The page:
Denis Vejas

Stories Direction North 2013 - 2015
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The way North
Denis Vejas
2013 - 2019 Mexico

The way North is my long-term project, documenting the journey of migrants from Central America
on their way through Mexico to the US.
There are no accurate estimates of the numbers of migrants who enter Mexico from Central America without documents, however, it is estimated by civil rights organizations that the number might be up to 400 thousand a year.
Most of them are trying to escape violence in their homelands, and hoping to start a new life in the USA.
The 2400 kilometers journey from south to north may take up to three months and holds risks of various kinds for undocumented migrants. Even though most immigrants are poor they became a
business for organized crime groups, controlling the routes.
Before the migrants even reach the border they have to pass the cartels.
Along the way, many of these men, women, and children are facing assaults, robbery, and abduction.
Tragically, some migrants are even being killed on the way. Four out of ten travelers suffer abuse on the way.

During my first visit to Mexico in 2013, I have decided to hop on a cargo train in the northern state
of Sinaloa to enjoy the Copper Canyon.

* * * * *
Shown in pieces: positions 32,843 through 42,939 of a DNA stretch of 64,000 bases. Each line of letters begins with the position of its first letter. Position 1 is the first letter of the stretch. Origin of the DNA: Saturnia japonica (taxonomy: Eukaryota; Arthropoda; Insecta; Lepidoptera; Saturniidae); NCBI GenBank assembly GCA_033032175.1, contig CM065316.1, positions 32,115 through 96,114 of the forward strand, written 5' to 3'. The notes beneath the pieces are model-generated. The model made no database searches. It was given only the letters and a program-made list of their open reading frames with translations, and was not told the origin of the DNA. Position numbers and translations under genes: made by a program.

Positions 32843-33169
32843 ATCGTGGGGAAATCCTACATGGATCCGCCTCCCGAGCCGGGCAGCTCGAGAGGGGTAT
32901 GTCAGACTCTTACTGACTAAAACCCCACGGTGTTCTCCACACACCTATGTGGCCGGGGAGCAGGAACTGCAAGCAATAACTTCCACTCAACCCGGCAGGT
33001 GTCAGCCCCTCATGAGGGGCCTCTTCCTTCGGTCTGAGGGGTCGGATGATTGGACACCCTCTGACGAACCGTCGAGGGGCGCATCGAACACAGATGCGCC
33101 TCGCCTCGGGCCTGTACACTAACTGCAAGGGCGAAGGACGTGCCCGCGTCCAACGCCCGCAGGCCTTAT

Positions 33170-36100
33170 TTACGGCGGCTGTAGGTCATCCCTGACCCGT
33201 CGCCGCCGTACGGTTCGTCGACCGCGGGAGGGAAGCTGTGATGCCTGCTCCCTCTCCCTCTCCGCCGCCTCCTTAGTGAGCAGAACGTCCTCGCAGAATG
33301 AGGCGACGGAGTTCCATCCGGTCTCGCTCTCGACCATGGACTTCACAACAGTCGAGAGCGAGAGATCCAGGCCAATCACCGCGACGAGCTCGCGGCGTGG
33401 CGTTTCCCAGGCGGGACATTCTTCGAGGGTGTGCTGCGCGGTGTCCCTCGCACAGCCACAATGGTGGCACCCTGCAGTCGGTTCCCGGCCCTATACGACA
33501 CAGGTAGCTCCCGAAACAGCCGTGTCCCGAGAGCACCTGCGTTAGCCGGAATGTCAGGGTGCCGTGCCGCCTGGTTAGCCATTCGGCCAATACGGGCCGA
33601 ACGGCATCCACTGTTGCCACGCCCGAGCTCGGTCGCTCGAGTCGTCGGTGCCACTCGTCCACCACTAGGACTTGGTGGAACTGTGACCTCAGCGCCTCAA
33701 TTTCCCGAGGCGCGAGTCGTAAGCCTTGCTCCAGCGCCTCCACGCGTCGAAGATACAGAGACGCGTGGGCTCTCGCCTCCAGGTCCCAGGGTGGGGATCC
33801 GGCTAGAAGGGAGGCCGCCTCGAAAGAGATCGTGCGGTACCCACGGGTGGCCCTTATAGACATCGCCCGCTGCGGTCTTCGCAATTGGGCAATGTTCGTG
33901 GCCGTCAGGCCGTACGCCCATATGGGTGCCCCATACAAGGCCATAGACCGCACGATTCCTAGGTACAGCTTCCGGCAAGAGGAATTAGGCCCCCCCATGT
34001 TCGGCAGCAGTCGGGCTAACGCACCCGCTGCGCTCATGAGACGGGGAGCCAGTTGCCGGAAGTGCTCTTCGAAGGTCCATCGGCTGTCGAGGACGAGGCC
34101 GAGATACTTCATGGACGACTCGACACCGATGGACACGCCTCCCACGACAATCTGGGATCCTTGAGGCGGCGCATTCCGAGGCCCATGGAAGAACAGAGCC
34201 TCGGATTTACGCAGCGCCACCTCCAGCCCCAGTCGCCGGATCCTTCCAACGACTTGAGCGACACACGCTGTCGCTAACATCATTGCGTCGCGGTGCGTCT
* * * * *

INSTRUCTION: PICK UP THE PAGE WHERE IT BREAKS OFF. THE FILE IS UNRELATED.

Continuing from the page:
At that time I didn’t know much about the migrational routes, but after sharing a night on the train
with people who were taking this train for very different reasons than me, I have decided to document their journey. Since then I have been documenting different parts of these routes.
There are various ways to reach the border. Once the Mexican government made it almost impossible to board the trains in 2015, by putting more migration check-points on train stations, the
journey became even more dangerous. In order to navigate between migration authorities and the gangs, collecting tolls on the road, the migrants have to walk long distances on foot or pay truck
drivers for the rides.
The only safe spaces on the way are the numerous refugee shelters, usually run by NGO’s and
human rights organizations. Those asylums are providing immigrants with food, shower, and information about their legal rights.
While working on these series, I have been spending nights in the train stations, volunteering in the
refugee’s shelters, and finally documenting the wall in Tijuana, which, for me, poses a certain kind
of symbolism at the end of the road.
With these images I wanted to capture the stills of everyday realities, that these people have to go through, risking everything and having hope as the only guarantee for success.

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